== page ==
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Permian Oil Production Hasn’t Peaked Yet

The Permian basin has not yet seen peak oil production, according to Occidental’s chief executive Vicki Hollub.

The executive believes that growth in the play’s production rates will even offset declines in other shale basins across the United States.

According to the Energy Information Administration, the Permian will produce 5.622 million bpd of crude oil this month, up from 5.596 million bpd. Total production from the shale patch is seen at 9.214 million bpd.

However, as Reuters noted, although the Permian’s monthly output change from March to April would bring total production to a record high, it would also be the smallest monthly increase since December. In other words, output may be growing, but the growth is slow.

This could change, however, if prices climb higher. According to Hollub’s fellow shale major executive Scott Sheffield, prices may well climb higher—significantly. If oil breaks $90 per barrel it could hit $100 later this year, Sheffield said earlier this week, and then stay in the range of $90-$100 for some time.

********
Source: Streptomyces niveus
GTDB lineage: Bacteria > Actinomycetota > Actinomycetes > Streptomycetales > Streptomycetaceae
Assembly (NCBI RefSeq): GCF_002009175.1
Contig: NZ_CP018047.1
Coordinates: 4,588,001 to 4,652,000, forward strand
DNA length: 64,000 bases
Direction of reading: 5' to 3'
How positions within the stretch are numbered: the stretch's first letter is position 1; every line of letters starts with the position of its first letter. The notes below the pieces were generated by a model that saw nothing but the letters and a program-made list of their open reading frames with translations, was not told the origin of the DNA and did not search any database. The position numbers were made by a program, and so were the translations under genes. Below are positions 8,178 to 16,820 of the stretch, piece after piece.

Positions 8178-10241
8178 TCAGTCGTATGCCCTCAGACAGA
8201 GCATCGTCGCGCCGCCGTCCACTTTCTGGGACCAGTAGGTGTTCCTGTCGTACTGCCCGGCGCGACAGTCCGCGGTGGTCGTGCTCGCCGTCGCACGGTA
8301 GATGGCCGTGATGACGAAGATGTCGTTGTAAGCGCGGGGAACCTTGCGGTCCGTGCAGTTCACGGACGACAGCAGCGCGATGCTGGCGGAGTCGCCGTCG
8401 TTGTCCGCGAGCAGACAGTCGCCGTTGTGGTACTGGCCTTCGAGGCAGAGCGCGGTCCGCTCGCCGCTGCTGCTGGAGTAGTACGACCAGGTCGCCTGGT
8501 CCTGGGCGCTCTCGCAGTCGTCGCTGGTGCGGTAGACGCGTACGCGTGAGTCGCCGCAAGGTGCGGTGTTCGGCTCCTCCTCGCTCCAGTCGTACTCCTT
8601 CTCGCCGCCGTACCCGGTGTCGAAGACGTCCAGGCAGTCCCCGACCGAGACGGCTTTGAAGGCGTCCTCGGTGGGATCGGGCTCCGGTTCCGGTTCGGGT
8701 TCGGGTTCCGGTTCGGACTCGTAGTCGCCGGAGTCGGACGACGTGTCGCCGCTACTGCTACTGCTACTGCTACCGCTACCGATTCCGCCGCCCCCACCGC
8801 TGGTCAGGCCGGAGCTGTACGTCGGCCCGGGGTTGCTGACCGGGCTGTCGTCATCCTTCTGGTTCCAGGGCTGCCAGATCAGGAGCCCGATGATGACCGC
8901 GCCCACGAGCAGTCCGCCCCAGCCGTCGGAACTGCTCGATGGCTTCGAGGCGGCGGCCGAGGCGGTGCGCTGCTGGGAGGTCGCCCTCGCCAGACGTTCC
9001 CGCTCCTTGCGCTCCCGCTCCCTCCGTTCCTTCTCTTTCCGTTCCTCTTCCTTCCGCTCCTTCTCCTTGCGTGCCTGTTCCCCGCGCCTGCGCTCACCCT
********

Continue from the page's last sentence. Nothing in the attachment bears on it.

The main reason for the higher prices that Sheffield sees ahead is tight supply. He first forecast these price levels last month during Pioneer’s earnings call and reiterated it this week, after OPEC+ said it would cut an additional 1.16 million bpd from its combined output.

Meanwhile, oil output from the shale patch may be slow on the rise but it is rising, as suggested by natural gas price movements. Earlier this month, gas prices plunged to the lowest in 30 months, according to Reuters, dipping below $2 per mmBtu.

The reason for the plunge, according to the report, was rising shale oil production, which led to a surge in associated gas production.

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"About a third of U.S. gas production is associated gas - produced from oil wells. This production is unlikely to decline given current oil prices," ClearView Energy managing director Jacques Rousseau told Reuters.

By Irina Slav for Oilprice.com

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